The chief's land managers distributed subsistence plots on the irrigation system in return for rent delivered as corvée labor. Each farmer was assigned chiefly koele land, irrigated plots near his subsistence holding, and he was obligated to farm those plots as well as providing other labor services. In testimony from the 19th century land reform, village farmers were ‘put to work’ by their community land manager (konohiki), who was typically a lower ranked chief and often a former warrior. Surplus derived from the chief's land provided subsistence crops that the chief ‘redistributed’ to support his chieftaincy. Parts of the surplus supported the land managers, while other surplus provided for festive labor projects, especially the construction of new irrigation systems, fishponds, and other productive facilities that would increase the available surplus for the chief. The irrigation systems created the productive economy with the bottleneck of ownership on which a staple-finance political economy was based. The engineered landscape of fields, houses, religious shrines, and trails was a carefully marked and divided landscape. The political economy relied on chiefly ownership and control, permitted by the highly concentrated and productive nature of intensive (especially irrigated) agriculture. Similar to the Polynesian chiefdoms, most chiefdoms that formed outside of the spheres of states probably rested on intensive agricultural production and a system of staple finance (Earle 1987).

The alternative sources of power in Hawaiian chiefdoms derived from warrior might and a chiefly propagated ideology. Warfare was common through Polynesia (Kirch 1984), and wars offered opportunities to paramount chiefs to expand their revenue sources. Wars of conquest were fought for control of communities, their agricultural lands, and the surplus that they generated. Succession of a paramount chief usually involved fierce war among competing heirs. To become a warrior thus was a common option for a person of chiefly status to find standing in a chieftaincy and thus secure personal advantage for himself and his family. The ruling chief surrounded himself with a specialized warrior cadre of trained and gifted fighters. By providing the warriors with lands for their support, personal weapons and regalia, the paramount bound his warriors to him. Support, however, often turned to treachery in the game of elemental power, and few paramount chiefs died peacefully on their sleeping mat. In his book The Wet and the Dry, Kirch (1994) argues that the Polynesian chiefdoms that did not rely on irrigation agriculture depended on expansionist warrior might to solidify the more dispersed and difficult to control dryland agriculture zones. Within the historically shared Polynesian chiefdoms, the emphasis on one source of power or another thus can be seen to have shifted opportunistically.

Ideology stabilized Polynesian chieftaincy by emphasizing a cosmology, which placed the chiefs as god figures on whom the society depended. Ideology served to naturalize resource extraction from the farmer and the interpersonal relationships among those in the chieftaincy. In the Hawaiian chiefdoms, religious shrines (heiau) were constructed by community labor, which was mobilized as part of the broader corvée labor responsibilities. Monumental construction and associated ceremonies required substantial labor and food; they were a central expenditure of revenues. Archaeology can date the patterns of construction and ceremonies, and the timing of these suggests a clear political staging. Following the uniting of Maui by conquest into a single chiefdom, ceremonial constructions peaked, followed by a falloff in construction activities replaced by elaborate ceremonies (Kolb 1994). The shrines were dedicated to different gods, whom were served by specialist priests. Like the warriors, priests were chiefly people who found their place of service here in the chieftaincy. They staged politically important ceremonies, as well as ceremonies of more local importance (Valeri 1985).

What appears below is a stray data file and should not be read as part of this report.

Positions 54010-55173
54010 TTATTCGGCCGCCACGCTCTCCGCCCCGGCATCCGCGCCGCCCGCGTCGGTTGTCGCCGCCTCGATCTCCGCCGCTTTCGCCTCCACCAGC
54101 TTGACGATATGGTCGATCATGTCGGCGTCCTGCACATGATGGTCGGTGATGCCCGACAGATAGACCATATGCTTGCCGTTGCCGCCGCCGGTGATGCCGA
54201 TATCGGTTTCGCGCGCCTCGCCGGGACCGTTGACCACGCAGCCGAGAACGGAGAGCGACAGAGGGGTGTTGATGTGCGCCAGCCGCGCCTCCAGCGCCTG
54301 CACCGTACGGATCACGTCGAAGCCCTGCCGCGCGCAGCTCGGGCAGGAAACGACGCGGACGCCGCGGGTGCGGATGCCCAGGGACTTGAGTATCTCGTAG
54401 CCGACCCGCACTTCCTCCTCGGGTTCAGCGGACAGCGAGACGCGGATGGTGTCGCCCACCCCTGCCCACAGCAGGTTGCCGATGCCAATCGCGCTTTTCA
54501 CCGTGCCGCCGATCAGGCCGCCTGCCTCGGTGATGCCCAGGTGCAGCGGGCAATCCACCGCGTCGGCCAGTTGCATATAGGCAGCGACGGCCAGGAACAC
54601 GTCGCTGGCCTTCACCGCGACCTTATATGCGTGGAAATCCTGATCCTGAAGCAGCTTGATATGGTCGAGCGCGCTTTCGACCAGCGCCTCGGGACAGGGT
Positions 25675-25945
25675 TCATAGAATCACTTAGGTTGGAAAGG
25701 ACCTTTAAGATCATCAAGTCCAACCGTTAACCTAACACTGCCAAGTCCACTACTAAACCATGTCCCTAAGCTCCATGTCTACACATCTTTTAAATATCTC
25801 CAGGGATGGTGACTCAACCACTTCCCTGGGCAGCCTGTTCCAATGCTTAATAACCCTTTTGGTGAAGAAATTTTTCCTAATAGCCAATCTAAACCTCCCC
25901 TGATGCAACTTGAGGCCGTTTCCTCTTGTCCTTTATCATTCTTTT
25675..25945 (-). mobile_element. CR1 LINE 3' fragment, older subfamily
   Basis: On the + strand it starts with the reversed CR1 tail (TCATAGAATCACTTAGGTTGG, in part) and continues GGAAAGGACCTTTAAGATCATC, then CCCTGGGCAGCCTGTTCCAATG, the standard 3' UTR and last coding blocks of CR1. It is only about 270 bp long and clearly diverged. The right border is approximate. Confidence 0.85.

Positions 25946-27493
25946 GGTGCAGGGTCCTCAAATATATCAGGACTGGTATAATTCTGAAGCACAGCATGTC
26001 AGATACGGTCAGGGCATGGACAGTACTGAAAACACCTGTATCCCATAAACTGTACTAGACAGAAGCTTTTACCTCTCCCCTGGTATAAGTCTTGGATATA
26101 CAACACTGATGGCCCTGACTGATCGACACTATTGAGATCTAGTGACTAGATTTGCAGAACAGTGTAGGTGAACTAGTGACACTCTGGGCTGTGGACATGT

The ceremonies of the chieftaincy dealt with fertility and war. The fertility of the soil and its people was thought to depend on a particular annual ceremony that the paramount sponsored and directly participated in. In the person of the god Lono, with his retinue he proceeded around the island of rule following a carefully constructed ceremonial road. The processional route crossed all communities, and, as the procession approached a community, it stopped at its local shrine, where the paramount received his tribute as gifts to Lono. The gifts were displayed and inspected at the shrine, and, if not adequate, the chieftaincy's warriors could ransack the community to punish it for a paltry ‘gift’ and seize what was expected (Malo 1951). Other ceremonies were conducted to gain the support of the war god Ku. Elaborate and impressive, these took place on the largest shrines of the paramount and involve human sacrifice. Construction of the religious monuments built a cosmic order, on which the new political order rested. The priests, however, never acted simply as agents of the paramount; they could stage ceremonies that tested the paramount's abilities through demands for particularly impressive ceremonial displays or warfare.

Chieftaincies were not established institutions for governance. Rather they were highly dynamic, used creatively by entrepreneurial chiefs. Yes, chiefs came to power within cultures of expected centrality and stratification, but their rise to power was always contested. It depended on highly personal and creative manipulation of power to build and maintain central authority by whatever means necessary. The life of the Kamehameha illustrates well how the successful chief operated (Flannery 1999; Mellem 1949; Saxe 1977).